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Negotiating freelance rates with clients: tips to get your best fee

Negotiating freelance rates with clients

Negotiating freelance rates with clients can be notoriously difficult. There have been several times recently where I’ve had to discuss my day rate against the project the client is offering, trying to find ground where we’re both happy with the rate.

So when I received this email from Laura, we got into a great discussion about how best to negotiate your rates as a freelancer.

Here’s Laura’s story:

“I am writing to you with a specific question. I have been working on a relatively long term freelance innovation strategy project. During the first phase, which was 12 days, I had negotiated a day rate of 320 – down from 350 a day. The next phase was comprised of about 20 days at the same rate.

After the first phase of 12 days completed, my client requested that I work for 60 days at a reduced rate. We ended up at a figure out 280 per day, approximately 17,000 for 60 days, which has meant 3 months full time.

On one level, I’m quite pleased that I could count on this bulk of work to financially plan. On the other hand, I resent the lower rate. I also think that I could have negotiated fewer days for the same fee, more or less. However, that is done.

My client now seems to want me to work extra days on this project. My question to you is: do I charge him my normal day rate of 350, the initial reduced rate of 320, or the last rate of 280?

I can argue for each rate: this is a new phase, and it will be fewer days, and thus, a higher rate; or it should be at the same last rate because its extra work in this last phase.

I’ve been feeling kind of annoyed at myself for negotiating down so much.  Do you really think that is ok, 280 per day?”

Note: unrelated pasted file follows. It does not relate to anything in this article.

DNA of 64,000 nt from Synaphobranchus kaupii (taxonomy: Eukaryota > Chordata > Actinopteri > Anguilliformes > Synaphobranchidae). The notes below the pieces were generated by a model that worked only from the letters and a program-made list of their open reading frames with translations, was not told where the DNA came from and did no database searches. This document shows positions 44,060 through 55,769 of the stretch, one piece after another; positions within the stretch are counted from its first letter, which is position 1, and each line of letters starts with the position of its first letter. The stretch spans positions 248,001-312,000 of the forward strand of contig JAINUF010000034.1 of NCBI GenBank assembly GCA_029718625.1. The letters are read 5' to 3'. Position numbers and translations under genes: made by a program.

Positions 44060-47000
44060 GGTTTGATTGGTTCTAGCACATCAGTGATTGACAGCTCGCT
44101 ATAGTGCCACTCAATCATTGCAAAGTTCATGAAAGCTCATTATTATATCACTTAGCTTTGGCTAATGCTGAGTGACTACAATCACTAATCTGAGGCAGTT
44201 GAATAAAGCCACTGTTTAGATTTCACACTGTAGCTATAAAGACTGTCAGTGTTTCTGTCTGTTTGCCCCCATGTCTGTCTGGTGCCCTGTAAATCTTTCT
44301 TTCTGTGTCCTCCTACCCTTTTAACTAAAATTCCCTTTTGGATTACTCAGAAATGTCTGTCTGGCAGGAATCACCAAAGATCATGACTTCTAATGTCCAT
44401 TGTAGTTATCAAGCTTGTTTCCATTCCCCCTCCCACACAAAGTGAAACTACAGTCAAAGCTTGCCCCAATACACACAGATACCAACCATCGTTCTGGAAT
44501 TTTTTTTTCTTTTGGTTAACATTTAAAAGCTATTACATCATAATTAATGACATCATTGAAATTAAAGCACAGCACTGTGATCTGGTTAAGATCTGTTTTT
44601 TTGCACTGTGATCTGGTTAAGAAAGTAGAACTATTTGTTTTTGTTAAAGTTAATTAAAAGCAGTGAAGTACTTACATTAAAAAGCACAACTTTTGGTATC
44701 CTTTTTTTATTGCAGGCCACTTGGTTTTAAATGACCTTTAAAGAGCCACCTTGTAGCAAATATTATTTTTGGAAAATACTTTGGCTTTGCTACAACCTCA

How I negotiate freelance rates with clients

Here’s my reply to Laura:

“It sounds like you’ve had a great project, and looking at the fee over 60 days that’s pretty good.

Yes, it is annoying when you are negotiated down, but I think it balances out in the long run. Giving some leeway to your client means they’ll come back for repeat business – and that is extremely valuable compared to the amount of time and expense it takes in finding new freelance work yourself.

However, I’d argue that you should go back to the top rate. This is a “new” project  outside of the and you’re working over and above the original project.

You could easily explain to your client that the 350 rate is a 50% discount compared to your top rate, so they are getting fantastic value already.

Plus, you’re REALLY BUSY and have other SO MUCH work on, so you need to charge the appropriate amount 😉

I find this really hard too – charging my top rate where possible is ideal, but the actual negotiating towards that is difficult.

The other consideration is how hard will these extra days be? If they’ll be straightforward, then that may be less stress on being negotiated down and you won’t have to go around looking for new business – which costs time and money.

In the future, it can be best to switch across to value-based pricing in these situations – if the value of the project to the client is £xx, then you should be charging that rather than sticking to a time-based billing model. More on pricing your freelance consultant rates here.

Be confident, charge what you’re worth and ask for your top rate – they can always come back with another offer.”

So, a brief exchange but hopefully a valuable one to Laura – and to other freelancers who find themselves in this situation.

How others handle negotiating freelance rates with their clients

Looking at around at what others have said about negotiating freelance rates, the always brilliant Brennan Dunn has the following advice:

“Never negotiate on rate. Negotiate on scope (i.e., what you’re going to do.) If the math doesn’t work out with what they want to do and the budget they have to do it, do less. Never let your client dictate the scope and the cost of an engagement.”

Simon Horton from Freelance Advice has this, err, advice:

“You should be the first person to mention a figure and you should start as high as you can justify, and have your reasoning to back it up. Why should you be the first? Because it means you set the reference points. You will get a better end result if you negotiate down from £100 per hour than if you go from £50 upwards.”

What would you do in this situation? How do you best negotiate freelance rates with clients?

 
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Ben Matthews

Ben Matthews is a digital marketing consultant specialising in tech, media and charity sectors.

https://benrmatthews.com/

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